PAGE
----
City Councilman Bill de Blasio of Brooklyn spent late 2003 and early 2004 traveling to Iowa as a volunteer to help his candidate at the time, John Edwards, engineer a surprisingly strong showing in the caucuses there.
Now he’s back in the Hawkeye state, helping fellow New Yorker Hillary Clinton compete in what has become a tough contest. “I think folks from Iowa, like people in New Hampshire, they’re used to people coming in from the outside, probably more so than any other place in the country,” de Blasio told me earlier this week from the city of Clinton (seriously), just north of Davenport.
“The outsiders are facilitators,” he said.
De Blasio, who also managed Clinton’s 2000 Senate campaign, thinks Iowa is significant for both New York candidates, but for different reasons: “This could be a breakthrough moment for Hillary and a death knell for Rudy.”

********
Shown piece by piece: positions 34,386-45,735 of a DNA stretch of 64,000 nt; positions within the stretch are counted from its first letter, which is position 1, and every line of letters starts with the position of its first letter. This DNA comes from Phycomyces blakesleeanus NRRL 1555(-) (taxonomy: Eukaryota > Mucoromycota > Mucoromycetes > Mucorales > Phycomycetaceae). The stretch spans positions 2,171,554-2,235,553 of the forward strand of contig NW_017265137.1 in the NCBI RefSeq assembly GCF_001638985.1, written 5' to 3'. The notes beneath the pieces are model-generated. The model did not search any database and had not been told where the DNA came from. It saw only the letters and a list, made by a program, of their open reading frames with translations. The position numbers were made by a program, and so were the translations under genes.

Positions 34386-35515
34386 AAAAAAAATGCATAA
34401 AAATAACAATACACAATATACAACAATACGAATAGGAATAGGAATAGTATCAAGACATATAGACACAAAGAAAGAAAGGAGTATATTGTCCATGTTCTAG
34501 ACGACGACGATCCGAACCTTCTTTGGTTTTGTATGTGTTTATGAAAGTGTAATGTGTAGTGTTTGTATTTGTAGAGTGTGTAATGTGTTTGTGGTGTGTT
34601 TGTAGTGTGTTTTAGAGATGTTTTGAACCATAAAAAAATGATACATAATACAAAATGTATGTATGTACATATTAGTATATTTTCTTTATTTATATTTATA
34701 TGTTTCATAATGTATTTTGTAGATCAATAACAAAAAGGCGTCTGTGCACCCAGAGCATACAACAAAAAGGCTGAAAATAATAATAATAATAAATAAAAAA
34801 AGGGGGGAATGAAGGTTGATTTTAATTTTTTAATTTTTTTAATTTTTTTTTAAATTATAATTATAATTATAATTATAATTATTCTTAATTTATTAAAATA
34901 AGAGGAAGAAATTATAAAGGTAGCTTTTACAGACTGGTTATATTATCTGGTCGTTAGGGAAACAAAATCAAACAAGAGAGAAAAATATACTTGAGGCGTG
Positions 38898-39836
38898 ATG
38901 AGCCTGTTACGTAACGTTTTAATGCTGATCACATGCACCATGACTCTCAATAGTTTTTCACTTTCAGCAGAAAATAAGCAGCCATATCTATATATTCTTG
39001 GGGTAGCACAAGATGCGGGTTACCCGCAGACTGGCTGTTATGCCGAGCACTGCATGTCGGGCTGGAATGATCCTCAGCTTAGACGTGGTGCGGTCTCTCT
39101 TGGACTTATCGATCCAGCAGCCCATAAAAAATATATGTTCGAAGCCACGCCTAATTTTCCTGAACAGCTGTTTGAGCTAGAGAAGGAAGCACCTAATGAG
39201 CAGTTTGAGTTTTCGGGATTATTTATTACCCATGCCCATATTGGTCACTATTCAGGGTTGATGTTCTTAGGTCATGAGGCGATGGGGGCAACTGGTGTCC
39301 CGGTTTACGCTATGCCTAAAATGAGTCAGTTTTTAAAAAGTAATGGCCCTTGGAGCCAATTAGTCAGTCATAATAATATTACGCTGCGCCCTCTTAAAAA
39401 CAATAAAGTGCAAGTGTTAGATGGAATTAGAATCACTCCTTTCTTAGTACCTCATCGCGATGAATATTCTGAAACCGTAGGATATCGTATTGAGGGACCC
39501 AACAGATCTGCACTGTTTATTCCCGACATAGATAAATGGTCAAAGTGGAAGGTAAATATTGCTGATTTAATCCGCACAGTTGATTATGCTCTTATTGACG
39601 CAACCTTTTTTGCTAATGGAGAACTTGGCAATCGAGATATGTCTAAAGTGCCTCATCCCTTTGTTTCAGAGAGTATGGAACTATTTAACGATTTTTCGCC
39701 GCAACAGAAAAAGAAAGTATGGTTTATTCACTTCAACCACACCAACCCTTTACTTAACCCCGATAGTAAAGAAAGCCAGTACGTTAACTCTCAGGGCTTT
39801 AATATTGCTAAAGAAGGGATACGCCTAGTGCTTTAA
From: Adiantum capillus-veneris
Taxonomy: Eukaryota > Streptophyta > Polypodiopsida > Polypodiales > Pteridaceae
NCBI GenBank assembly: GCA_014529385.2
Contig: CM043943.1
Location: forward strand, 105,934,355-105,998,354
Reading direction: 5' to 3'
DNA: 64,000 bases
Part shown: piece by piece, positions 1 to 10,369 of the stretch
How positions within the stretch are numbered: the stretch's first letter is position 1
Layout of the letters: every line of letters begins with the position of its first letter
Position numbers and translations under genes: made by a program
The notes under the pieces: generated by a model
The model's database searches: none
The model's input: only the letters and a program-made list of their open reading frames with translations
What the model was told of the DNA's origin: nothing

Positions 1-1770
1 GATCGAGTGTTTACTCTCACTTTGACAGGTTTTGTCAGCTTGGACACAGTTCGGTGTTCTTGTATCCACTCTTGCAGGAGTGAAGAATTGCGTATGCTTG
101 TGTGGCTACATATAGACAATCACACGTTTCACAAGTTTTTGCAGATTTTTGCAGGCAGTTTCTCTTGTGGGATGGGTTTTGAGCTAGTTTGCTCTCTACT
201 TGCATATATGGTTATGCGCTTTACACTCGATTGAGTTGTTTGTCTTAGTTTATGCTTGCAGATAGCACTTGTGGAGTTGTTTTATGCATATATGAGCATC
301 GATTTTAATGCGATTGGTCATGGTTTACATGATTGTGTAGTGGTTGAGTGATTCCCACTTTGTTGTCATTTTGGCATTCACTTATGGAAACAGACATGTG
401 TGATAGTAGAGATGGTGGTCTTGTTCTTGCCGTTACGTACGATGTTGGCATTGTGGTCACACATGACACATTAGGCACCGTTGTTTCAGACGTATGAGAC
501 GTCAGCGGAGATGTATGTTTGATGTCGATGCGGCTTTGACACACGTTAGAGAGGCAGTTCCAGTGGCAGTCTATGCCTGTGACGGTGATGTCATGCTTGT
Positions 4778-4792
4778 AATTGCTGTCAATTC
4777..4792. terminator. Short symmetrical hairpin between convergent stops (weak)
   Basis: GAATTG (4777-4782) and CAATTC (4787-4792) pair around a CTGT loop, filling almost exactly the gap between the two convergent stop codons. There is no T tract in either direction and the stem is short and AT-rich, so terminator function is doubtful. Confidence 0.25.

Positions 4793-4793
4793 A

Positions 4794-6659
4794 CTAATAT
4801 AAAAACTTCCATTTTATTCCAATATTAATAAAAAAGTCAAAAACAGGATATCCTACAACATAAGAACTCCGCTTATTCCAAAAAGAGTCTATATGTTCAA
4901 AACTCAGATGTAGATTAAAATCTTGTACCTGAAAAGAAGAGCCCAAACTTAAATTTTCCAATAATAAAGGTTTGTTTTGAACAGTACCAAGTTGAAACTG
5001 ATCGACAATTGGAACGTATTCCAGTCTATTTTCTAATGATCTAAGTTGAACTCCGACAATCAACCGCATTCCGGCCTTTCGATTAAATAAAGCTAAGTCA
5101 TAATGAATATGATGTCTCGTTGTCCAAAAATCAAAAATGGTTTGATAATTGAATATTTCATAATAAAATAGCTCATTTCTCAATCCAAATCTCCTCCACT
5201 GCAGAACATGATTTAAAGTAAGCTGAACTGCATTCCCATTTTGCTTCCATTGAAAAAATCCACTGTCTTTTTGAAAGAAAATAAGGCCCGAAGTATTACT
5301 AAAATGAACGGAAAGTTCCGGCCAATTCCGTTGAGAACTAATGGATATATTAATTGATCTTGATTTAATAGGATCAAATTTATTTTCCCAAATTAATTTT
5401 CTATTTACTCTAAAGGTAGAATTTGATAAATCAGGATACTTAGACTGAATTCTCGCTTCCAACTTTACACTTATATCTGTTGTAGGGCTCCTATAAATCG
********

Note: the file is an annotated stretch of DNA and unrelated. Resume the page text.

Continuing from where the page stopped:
He spoke modestly of his candidate’s chances of winning, just as she has herself in recent days. “There’s no one definition of victory—it’s about expectations,” he said, lowering expectations. “They’re all going on to the next round. I don’t think there’s a single standard.”
Asked to contrast his two Iowa experiences, he described the difference between Edwards’ surprising, under-the-radar late boom and Clinton’s systematically constructed base of support. “Edwards was surging in the final days,” he said. “I went out to Iowa City for that one. Helped organize a precinct that night. This time, for Hillary Clinton, there’s a huge amount of staff and the organization is very developed. I’m here to back up and reinforce what people have been doing for months.”